Make people live off
the Land sustainably

  • Honduras
  • honduras.png

Working in support of the most vulnerable smallholder families

Nearly half of the Honduran population lives in rural areas, where the poverty rate is very high. Honduras has experienced strong economic growth, but this growth has not led to higher incomes or significant growth in the employment market. On the contrary, the levels of inequality have risen, particularly since the political crisis of 2009.

This situation particularly affects smallholder populations in the most isolated regions of Honduras, namely those in the south (Choluteca, Valle) and west (Intibucá, Lempira, La Paz) of the country. Smallholder farming, however, is extremely important for Honduras’ food sovereignty and food security. Two key areas to focus on therefore are boosting agricultural production and strengthening local economic initiatives to better promote this production on local markets. Another major issue is getting smallholder, economic, and social organizations to work together on land management with local authorities and other economic actors.

From livestock farmer associations to women's organizations: smallholder farming for food sovereignty

AVSF’s work in Honduras, which began in the early 1990s, made possible the creation of a system for supplying veterinary medicine, a system based on the structure of livestock farming associations in southern Honduras.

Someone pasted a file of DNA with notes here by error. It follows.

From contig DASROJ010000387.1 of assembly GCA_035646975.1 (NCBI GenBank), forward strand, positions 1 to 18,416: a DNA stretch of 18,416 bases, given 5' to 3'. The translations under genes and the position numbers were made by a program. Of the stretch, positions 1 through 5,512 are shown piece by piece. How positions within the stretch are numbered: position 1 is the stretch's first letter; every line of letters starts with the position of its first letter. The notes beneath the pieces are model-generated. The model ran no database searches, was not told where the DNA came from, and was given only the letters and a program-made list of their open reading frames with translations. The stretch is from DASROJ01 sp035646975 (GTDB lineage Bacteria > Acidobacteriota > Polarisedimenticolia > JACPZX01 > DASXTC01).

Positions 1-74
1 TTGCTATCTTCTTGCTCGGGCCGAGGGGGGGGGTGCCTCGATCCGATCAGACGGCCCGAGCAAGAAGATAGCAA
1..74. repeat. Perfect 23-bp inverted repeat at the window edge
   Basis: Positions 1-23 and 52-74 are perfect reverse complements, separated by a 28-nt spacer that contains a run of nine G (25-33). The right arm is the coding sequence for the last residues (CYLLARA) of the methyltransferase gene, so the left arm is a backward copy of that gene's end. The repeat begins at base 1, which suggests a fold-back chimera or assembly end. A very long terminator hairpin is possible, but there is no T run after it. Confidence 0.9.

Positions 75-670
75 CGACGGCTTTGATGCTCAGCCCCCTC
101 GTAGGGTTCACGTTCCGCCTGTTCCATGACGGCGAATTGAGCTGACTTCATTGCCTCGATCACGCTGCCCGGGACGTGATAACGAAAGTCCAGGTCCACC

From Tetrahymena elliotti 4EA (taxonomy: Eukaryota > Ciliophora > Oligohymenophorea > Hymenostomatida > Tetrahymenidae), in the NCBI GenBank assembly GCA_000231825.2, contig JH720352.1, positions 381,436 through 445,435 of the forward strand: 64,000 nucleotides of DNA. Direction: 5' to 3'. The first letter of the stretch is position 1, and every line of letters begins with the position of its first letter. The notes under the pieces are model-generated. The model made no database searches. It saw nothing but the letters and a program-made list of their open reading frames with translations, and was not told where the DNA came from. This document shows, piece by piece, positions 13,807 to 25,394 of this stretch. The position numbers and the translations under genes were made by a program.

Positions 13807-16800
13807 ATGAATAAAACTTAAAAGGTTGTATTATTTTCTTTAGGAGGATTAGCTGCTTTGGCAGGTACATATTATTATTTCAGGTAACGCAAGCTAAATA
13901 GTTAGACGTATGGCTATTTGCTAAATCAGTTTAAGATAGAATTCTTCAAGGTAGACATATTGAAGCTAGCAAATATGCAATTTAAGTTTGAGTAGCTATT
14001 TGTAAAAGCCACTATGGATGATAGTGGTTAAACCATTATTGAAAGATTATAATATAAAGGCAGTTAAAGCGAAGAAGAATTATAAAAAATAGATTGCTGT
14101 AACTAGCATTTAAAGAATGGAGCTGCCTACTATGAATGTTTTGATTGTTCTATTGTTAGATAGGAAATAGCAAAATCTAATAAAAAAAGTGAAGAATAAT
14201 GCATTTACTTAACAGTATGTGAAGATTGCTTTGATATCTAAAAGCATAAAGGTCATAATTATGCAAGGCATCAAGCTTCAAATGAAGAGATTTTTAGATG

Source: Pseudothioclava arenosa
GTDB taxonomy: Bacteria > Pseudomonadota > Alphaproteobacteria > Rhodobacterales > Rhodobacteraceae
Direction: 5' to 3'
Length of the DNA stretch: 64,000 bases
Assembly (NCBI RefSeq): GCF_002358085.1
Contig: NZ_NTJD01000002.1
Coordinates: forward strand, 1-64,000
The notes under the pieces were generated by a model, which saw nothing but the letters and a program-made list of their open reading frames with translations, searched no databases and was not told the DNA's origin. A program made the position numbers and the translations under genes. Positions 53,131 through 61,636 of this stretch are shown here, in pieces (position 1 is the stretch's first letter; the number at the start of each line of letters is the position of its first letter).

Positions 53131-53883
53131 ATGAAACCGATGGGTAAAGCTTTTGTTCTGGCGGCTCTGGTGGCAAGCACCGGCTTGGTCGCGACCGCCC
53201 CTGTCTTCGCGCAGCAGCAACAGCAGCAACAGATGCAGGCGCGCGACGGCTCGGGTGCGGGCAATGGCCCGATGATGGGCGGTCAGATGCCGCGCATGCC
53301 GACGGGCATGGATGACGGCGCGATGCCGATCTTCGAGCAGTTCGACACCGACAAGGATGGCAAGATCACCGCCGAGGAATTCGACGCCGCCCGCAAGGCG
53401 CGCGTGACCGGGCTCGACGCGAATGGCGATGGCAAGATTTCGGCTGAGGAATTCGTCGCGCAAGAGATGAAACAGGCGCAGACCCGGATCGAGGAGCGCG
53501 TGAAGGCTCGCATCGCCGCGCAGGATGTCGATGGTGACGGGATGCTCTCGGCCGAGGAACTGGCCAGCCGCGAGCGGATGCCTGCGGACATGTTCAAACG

In addition to supporting small-scale livestock farming, a long-standing axis of the association’s work, AVSF’s activities now focus on promoting diversified smallholder farming and supporting various smallholder economic development organizations. Several women’s associations and networks have therefore been created or supported in order to better promote processed agricultural products (sugar, manioc, etc.) on local markets while also creating jobs and helping women become more economically independent.

In the Intibucá region, AVSF helps defend the rights and interests of Indian populations from the Yamaranguila zone by diversifying agricultural production and supporting initiatives for the processing and sale of their products.

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